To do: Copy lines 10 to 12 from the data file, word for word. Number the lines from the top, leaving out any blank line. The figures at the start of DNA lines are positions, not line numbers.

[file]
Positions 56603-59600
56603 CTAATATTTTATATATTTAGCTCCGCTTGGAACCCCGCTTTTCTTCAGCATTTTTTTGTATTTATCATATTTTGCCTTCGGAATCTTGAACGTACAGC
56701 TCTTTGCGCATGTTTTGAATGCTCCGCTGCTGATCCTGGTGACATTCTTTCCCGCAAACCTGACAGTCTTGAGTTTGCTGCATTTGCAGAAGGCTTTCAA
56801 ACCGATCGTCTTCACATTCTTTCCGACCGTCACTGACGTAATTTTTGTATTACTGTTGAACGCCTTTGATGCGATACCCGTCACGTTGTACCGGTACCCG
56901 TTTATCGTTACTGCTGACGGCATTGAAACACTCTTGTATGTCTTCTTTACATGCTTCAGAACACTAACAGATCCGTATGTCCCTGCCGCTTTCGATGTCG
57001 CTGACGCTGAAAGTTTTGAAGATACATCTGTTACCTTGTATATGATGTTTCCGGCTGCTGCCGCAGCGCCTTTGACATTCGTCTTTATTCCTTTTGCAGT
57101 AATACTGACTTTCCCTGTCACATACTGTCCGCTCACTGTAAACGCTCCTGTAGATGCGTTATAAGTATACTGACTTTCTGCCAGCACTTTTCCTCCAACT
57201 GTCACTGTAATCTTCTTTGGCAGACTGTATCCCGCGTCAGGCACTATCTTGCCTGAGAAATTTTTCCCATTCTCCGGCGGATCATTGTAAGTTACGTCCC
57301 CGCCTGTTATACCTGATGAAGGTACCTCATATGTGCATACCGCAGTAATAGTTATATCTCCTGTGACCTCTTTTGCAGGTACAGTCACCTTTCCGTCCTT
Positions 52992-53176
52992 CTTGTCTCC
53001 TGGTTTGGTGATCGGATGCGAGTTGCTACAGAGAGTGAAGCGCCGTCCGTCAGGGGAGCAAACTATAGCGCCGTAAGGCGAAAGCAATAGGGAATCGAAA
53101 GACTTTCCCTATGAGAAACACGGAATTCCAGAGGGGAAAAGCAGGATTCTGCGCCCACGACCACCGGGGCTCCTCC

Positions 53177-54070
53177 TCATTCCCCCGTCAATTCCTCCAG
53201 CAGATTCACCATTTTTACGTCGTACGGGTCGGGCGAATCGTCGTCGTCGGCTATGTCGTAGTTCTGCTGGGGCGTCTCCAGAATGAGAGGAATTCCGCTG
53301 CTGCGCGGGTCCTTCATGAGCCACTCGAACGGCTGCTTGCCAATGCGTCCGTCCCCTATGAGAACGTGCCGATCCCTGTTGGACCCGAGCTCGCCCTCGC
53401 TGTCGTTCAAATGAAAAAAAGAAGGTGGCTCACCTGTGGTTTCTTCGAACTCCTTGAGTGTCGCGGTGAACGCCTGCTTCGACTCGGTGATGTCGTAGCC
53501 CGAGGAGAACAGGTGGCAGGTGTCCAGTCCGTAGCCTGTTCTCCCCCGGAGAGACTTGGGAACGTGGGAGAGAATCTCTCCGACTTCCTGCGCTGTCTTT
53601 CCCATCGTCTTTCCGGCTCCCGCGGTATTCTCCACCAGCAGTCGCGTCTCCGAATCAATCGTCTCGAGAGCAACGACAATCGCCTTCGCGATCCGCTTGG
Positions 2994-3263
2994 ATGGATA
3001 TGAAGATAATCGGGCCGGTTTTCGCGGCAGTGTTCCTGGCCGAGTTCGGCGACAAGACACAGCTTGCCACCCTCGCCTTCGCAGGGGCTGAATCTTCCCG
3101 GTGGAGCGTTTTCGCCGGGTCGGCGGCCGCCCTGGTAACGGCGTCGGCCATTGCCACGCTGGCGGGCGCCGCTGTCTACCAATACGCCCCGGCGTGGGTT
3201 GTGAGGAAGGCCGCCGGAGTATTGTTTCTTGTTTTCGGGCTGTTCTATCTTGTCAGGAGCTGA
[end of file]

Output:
Positions 52992-53176
52992 CTTGTCTCC
53001 TGGTTTGGTGATCGGATGCGAGTTGCTACAGAGAGTGAAGCGCCGTCCGTCAGGGGAGCAAACTATAGCGCCGTAAGGCGAAAGCAATAGGGAATCGAAA